Red flags for dating divorced men
This is definitely a reason to distance yourself from the person you're dating.
Narcissistic abuse is emotionally and psychologically damaging to their partners and most everyone they interact with." -- Catenya Mc Henry, a journalist who wrote the book "Married to a Narcissist" 7.
"The mind is the most skilled Photoshopper -- it can rationalise anything and paint any picture of anyone, depending on our initial perspective. Communication is key." -- Erika Ettin, a dating coach who founded the dating site A Little Nudge 3. "Run from anyone who attempts to cross a boundary that you have set." Examples: * "You have said you do not want to go further sexually and they insist." * "You say you are not available on Sunday, but they push you to see them." * "You are not ready to have them meet your family members or friends, but they push you." * "They push you to date exclusively before you are ready." * "They want to move in or get married or set up a bank account before you want." * "They try to change the way you wear your hair or your clothes or anything else about you that feels like 'you,' and it makes you uncomfortable." -- Lisa Aronson Fontes, a psychologist who wrote the book "Invisible Chains: Overcoming Coercive Control in Your Intimate Relationship" "When we see that somebody feels entitled to us doing more for them than what is equal in a relationship, that's a huge red flag that they are someone who uses people. Or the person says, 'Well, I can't right now,' when they're not really that busy.
"If you find yourself justifying away what he does or says, even though these feel wrong in your gut, then that's a surefire red flag. "In a good relationship, a couple can and will talk through issues, listening to the other person's point of view and expressing his or her own. It's about expressing how something makes you feel and being heard. "I think [it shows] when we ask somebody for help because we're tired, or we're overwhelmed, or our plate is too full, and that person says, 'Yeah, I'll get to that,' and never does.
They are overly critical about their previous partners. Whatever they have done in previous relationships they are likely to do again.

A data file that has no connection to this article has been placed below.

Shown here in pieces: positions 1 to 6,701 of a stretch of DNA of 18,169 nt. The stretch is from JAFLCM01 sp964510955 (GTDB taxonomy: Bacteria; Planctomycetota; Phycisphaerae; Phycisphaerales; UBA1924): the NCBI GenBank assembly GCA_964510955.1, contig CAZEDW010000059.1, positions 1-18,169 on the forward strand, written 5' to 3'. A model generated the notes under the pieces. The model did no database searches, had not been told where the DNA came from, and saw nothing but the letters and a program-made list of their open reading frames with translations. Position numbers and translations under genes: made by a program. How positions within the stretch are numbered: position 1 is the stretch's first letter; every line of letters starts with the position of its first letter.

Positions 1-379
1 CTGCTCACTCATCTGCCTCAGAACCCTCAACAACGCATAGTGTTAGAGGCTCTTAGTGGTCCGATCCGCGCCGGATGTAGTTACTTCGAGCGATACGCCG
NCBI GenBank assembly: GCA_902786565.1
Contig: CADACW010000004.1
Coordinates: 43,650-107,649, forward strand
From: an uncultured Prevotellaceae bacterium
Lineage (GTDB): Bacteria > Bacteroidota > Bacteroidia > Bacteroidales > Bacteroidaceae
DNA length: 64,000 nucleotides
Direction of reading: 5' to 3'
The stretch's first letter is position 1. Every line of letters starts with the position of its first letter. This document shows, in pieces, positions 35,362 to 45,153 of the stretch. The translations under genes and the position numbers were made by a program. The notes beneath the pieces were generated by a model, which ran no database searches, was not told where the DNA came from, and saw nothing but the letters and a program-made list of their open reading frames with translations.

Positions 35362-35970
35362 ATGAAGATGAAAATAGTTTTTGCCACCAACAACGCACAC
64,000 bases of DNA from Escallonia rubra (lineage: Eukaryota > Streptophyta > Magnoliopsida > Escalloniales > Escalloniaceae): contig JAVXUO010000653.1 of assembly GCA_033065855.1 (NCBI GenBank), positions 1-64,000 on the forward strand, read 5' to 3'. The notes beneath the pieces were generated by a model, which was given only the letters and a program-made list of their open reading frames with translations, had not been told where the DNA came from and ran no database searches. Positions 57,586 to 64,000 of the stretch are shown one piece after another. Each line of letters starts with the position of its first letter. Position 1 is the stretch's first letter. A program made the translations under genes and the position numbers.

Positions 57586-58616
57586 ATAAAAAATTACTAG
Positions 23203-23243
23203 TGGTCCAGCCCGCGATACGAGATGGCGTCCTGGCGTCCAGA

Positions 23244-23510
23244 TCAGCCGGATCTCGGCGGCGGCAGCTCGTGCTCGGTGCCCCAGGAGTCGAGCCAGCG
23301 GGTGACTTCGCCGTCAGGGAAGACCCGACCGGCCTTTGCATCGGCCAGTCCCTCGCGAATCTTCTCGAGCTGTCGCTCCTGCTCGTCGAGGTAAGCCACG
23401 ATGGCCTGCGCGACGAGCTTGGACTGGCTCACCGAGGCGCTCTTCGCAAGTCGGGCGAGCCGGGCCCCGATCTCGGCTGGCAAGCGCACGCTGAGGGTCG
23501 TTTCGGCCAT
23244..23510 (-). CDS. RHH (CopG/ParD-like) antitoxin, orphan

"This means that if you listen carefully to how your new lover describes his or her important previous relationships and how he or she speaks about their exes, you can learn a lot about how this person is likely to treat you.
This was the case a year ago, when I found myself in Mykonos, flirting with this gorgeous Italian guy and the moment he reached his phone to take my number, I noticed, to my surprise, his little daughter on the screensaver …
"If they could not see anyone before you realistically or make any of these relationships work, they are unlikely to be able to do it with you." -- Elinor Greenberg, a psychologist who wrote the book "Borderline, Narcissistic, and Schizoid Adaptations: The Pursuit of Love, Admiration, and Safety" 8. "You may be in a relationship with an emotional manipulator if you see an emotional double standard in the relationship, experience your feelings being denied, criticised, or dismissed, find yourself 'giving in' to keep the peace, and see your self-esteem diminishing.
They don't care about you and your concerns; they only care about themselves. They don't believe they are wrong about anything, and they will constantly feel victimised, accusing you of attacking them when you're just expressing your feelings in a situation.
"Over time, you may will feel alone, constantly guilty, and you'll even doubt your own self-confidence and self-worth.
When they started dating these other people, they probably saw them as highly desirable and all good.
Now that these relationships are over, these same people are all bad.